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Saturday, 12 August, 2000, 07:39 GMT 08:39 UK
Reality TV overload
Jordan from Big Brother in the US
Evicted Big Brother contestant Jordan turns chat show star with David Letterman
By BBC News Online's entertainment correspondent Tom Brook

The US version of Big Brother in which TV cameras spy on 10 house guests confined to a specially created home in Studio City in California has become one of the biggest hits in America's summer of TV voyeurism.

The CBS network began broadcasting Big Brother on 5 July, aiming to deliver 89 episodes and around the clock webcasting, until the climax on 30 September, when a winner will receive a prize of $500,000.

So far two house guests have been voted out of the Studio City compound. The first to go, William Collins, caused CBS considerable embarrassment.

Even though the network claims it did extremely thorough background checks Collins was found to have affiliations to an African-American group holding anti-Semitic views - and he once featured in a photograph brandishing a gun.

Big Brother has caused controversy in the US
The other resident who has been banished is Jordan, a 27-year-old woman who once worked as a stripper at a "gentleman's club" in Minnesota. Jordan apparently irritated other house guests with her frank comments on models, sex and fellow residents.

In America it's not the ousters that have created controversy but the very public meltdown of the marriage of Karen, a mother of four from Indiana.

Karen revealed that she has been locked in a loveless union with her husband who she belittled on the air. CBS then interviewed her husband to seek out his views on his wife's public declarations.

The network has been accused of creating entertainment out of personal misery, and for not considering the impact Karen's televised revelations will have on her children.

Trend not fad

Although Big Brother has been winning big audiences it is not as popular as the CBS ratings smash Survivor, the story of 16 island castaways fending for themselves and vying for a $1m jackpot.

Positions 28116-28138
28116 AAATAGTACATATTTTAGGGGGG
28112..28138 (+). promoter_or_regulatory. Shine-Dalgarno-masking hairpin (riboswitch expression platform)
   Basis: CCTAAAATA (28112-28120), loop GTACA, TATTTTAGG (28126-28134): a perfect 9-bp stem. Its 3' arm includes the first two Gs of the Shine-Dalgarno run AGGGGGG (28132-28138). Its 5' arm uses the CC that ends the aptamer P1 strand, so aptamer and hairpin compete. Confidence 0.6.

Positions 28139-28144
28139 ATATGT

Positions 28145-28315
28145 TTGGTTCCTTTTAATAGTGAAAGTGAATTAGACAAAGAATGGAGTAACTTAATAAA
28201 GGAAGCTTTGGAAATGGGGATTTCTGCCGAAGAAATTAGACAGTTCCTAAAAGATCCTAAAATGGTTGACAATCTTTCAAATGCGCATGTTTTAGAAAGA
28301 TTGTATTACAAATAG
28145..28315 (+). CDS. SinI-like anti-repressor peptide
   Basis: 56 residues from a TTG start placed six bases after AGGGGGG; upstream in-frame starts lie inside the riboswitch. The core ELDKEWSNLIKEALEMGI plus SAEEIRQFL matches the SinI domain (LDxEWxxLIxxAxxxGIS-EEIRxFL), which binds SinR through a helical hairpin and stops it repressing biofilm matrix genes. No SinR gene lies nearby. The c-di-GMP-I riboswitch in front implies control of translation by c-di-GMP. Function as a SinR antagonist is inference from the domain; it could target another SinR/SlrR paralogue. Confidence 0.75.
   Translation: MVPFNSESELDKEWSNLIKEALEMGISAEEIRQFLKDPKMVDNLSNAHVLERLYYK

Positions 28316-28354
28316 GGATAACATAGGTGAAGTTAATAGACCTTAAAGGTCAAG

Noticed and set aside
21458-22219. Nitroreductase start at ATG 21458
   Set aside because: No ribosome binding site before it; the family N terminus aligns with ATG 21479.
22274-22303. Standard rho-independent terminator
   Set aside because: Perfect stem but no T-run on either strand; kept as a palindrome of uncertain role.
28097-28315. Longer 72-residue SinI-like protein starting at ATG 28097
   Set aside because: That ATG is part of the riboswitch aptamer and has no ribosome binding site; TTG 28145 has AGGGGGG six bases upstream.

But taken together, these two shows have transformed CBS by bringing it those highly prized younger viewers most coveted by advertisers because of their high spending patterns.

When Survivor came along the race really began to gather pace

The success of Big Brother and Survivor on CBS, and the "real" people oriented Who Wants To Be A Millionaire? on ABC, has brought dramatic change to the American TV landscape.

All of these shows, which happen to be British, or European imports, have led American TV executives to declare that reality TV is no passing fad, but a major programming trend.

NBC, the only major network without a reality show on the air has been involved in a desperate game of catch-up and it may have found an answer with Chains of Love.

This programme, produced by the Dutch company that also brought Big Brother to American TV, features cameras trained on a young woman chained to four men she has selected from a pool of about 100.

Over a period of weeks she eliminates and releases them until she is left shackled to one whom she chooses as the most desirable date.


ABC has The Runner in the pipeline, produced by Dogma stars Matt Damon and Ben Affleck. It has cameras following contestants as they try to travel from one side of the US to another without being intercepted by pursuers who are trying to outwit them.

The predominance of reality shows has caused some deep soul searching among broadcasters who wonder where the quest for high ratings that is driving TV voyeurism will end.

Dogma stars Affleck and Damon
Affleck and Damon have ventured into the world of reality
Critics fear it represents a return to more primitive times when Americans rallied to the town square to watch public hangings.

There is little doubt that the popularity of reality TV - and its widespread acceptance - indicates that notions of what is private are changing quite rapidly. Most Americans have no qualms enjoying the very private antics of the Big Brother residents.

So it shouldn't come as a total surprise to find that American TV networks are responding by marketing their shows by invading formerly private zones.

Later this month in 1,000 men's lavatories in New York and Los Angeles, an electronic billboard placed above urinals will transmit an audio advertisement for the new series of the ABC TV sitcom Norm.

If the current trend of corrosive TV voyeurism continues it would only make sense to find an ABC News reporter with a hidden camera lurking in lavatories in New York monitoring public reaction for a news story on intrusive advertising.

Some may consider this an outrageous concept but in this age of cross-promotional synergistic reality programming anything is possible.

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06 Jul 00 | Entertainment
Big Brother hits the US
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